I have lived in the world of special education for 15 years. My older son went through public school with autism and thrived, but those same schools didn’t know how to educate my younger son, who has multiple disabilities. I spent years trying to make it work, but by middle school my son needed a change and needed it fast. We became a homeschooling family.
I was apprehensive going in, but homeschooling has worked so well for us. Our special education services have been exceptional and the two homeschool charters we’ve used have gone above and beyond to assist my son with everything, adjusting classes, providing occupational and speech therapy, and supplying special education teachers and materials suitable for my son. Right now, our current charter is applying for hard to get SAT accommodations, including music as a concentration aid, since my kid does better on tests with Metallica blasting in his ears. Our guidance counselor at Sky Mountain helped gather the information and submitted the request before winter break.
So we’ve spent the last five years with a strong support network and a team of people working to get my son the education he needs. But my son is now a junior and has decided that he wants to leave the state and get as far away from home as possible. He wants a four year college where he can study writing and art. He is ready to move on. And that is terrifying for me.
I have always been my child’s fiercest advocate and federal law allows me to stand up for his needs. Because my son has an independent educational plan (IEPs), he is protected. The charter is responsible for my son’s academic success. My son has benefited from hours of services and I have called the shots from day one. But soon I won’t be able to do that anymore.
My son will be an adult soon, and he’ll be in charge of managing his own disabilities, with far less required support. Colleges are only required to provide accommodations, not services, and only if they don’t create an undue burden. They are not required to ensure success, only equal opportunity. Professors do not receive notice of a student’s disability; students approach the instructor. The university is not required to seek out students who need support; the student must prove they need it. In public school, all documentation, testing, and evidence gathering paid for and managed by the school, but many colleges require the family to provide their own documentation at their own expense.
And I won’t necessarily even know if there’s a problem. Once my younger son is an adult, the Family Educational Rights and Privacy Act (FERPA) will keep me from receiving information about my son’s schooling, even though I am expected to pay the bill. Legally, the college can’t tell me how my son is doing. If he needs help, if he’s failing classes, if he’s struggling – I will only know these things if he chooses to tell me. I have been my son’s advocate in the public system, both traditional and homeschool charter, since he was 3. When he goes to college, that will end.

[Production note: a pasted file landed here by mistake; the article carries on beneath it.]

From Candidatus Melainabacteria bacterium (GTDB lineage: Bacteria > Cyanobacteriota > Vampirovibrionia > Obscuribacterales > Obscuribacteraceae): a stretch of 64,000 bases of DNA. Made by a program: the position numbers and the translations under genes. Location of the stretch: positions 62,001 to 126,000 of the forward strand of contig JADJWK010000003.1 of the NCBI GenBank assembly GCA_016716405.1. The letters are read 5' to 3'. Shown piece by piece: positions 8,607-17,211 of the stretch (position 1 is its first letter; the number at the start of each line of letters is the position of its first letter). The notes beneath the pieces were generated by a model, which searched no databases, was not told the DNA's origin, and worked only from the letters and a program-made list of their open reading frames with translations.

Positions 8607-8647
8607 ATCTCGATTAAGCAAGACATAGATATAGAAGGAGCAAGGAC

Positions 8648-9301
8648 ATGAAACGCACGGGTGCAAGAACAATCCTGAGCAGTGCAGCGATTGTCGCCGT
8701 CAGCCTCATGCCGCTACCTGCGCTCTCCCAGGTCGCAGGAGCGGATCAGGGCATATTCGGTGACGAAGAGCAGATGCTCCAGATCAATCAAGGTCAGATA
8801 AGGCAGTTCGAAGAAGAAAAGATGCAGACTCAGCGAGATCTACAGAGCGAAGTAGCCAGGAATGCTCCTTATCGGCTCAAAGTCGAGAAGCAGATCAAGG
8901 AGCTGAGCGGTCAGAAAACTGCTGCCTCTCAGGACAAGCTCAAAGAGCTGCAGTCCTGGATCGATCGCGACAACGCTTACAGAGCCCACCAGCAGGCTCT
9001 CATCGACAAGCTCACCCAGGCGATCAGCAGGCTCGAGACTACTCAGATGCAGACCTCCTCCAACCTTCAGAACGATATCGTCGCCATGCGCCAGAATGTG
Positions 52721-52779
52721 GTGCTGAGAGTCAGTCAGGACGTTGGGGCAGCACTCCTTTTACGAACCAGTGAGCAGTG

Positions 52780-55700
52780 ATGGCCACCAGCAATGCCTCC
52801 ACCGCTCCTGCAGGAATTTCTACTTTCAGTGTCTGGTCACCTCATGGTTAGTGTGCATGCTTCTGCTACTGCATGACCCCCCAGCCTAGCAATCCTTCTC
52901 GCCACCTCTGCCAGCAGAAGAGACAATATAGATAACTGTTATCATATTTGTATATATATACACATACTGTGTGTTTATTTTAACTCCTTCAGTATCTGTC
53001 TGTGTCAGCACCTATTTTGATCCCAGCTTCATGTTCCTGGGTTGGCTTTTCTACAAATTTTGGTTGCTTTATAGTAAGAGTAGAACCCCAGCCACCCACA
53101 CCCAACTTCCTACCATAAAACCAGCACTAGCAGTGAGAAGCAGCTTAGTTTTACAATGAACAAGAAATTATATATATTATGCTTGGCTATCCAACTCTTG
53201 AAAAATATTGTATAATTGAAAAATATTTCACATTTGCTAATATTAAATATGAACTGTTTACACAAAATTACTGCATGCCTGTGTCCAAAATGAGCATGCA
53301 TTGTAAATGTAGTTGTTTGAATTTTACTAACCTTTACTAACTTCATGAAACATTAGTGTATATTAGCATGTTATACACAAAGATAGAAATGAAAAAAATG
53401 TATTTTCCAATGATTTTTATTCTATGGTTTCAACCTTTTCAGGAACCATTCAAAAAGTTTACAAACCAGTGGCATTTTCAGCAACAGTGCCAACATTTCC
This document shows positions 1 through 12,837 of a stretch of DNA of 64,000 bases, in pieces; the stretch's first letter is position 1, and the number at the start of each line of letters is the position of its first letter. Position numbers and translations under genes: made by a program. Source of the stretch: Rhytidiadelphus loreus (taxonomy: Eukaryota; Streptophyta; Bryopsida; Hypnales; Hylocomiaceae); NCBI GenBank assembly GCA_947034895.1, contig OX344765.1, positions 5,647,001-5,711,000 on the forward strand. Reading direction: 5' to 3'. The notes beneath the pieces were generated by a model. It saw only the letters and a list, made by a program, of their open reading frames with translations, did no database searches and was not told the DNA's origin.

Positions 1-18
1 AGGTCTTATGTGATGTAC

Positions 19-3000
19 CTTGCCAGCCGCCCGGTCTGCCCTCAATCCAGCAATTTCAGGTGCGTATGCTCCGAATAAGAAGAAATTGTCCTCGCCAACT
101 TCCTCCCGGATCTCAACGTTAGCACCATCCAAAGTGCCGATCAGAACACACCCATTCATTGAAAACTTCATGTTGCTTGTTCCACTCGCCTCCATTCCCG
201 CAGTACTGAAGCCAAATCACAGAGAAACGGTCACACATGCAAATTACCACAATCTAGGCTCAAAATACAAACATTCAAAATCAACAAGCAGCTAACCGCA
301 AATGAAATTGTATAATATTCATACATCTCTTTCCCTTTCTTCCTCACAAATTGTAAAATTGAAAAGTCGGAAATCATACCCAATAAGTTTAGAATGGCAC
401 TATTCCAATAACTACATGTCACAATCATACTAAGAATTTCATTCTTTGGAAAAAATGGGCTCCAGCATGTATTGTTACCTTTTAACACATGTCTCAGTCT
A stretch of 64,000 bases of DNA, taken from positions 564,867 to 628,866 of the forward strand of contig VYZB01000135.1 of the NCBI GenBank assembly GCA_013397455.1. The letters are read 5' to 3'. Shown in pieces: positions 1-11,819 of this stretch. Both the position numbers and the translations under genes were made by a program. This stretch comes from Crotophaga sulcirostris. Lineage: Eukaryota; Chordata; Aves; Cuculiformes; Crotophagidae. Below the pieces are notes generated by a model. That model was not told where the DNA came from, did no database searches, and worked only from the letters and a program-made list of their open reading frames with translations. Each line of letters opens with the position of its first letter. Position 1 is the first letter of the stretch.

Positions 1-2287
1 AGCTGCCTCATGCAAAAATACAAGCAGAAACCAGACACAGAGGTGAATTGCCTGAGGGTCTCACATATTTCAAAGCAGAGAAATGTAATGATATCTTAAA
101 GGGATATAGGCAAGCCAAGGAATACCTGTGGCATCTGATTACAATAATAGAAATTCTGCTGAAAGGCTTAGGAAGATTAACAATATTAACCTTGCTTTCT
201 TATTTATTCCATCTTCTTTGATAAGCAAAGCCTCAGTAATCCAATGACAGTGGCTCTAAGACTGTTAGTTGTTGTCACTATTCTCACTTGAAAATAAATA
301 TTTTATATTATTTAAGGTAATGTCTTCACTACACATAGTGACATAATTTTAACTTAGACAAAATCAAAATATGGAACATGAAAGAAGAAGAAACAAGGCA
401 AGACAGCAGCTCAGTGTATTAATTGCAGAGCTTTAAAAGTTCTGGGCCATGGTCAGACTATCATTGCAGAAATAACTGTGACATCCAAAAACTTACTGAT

So we need to use the remaining time before he leaves college very well. He doesn’t just need to prepare academically; he needs to prepare to manage his own disabilities, to become his own advocate, and to evaluate his own success, and I need to teach him how to do that. It’s another advantage of homeschooling. For years, I was the expert in his disabilities and his accommodations, and now I am teaching him everything I’ve learned.
Obviously, this requires careful planning, and it means that our high school process doesn’t look like most kids – even most kids who homeschool. My son spends as much time learning how to learn – how he learns – as he does learning chemistry or world history. He has discovered alternative note taking formats, methods of organizing his writing that match his unusual nonlinear thinking, and when and how he does his best work. He’s experimenting with adaptive technology and class formats. He has discovered that music is a powerful concentration tool. Next year, his senior year, we will test college readiness through dual enrollment. He can start college before leaving home, before leaving his high school safety net. It will be a final year in which I can help him as he learns to succeed. And that year will be the last time his education will be transparent to me, the last time I can step in. Two years from now he will be a first year college student, a grownup, and it will be up to him.
Homeschooling has allowed my son to learn how to learn. A carefully constructed, personalized high school program has given him a way to reach the future he dreams of. And soon he’ll be out of his safety net, out of the nest, becoming the person he was meant to be.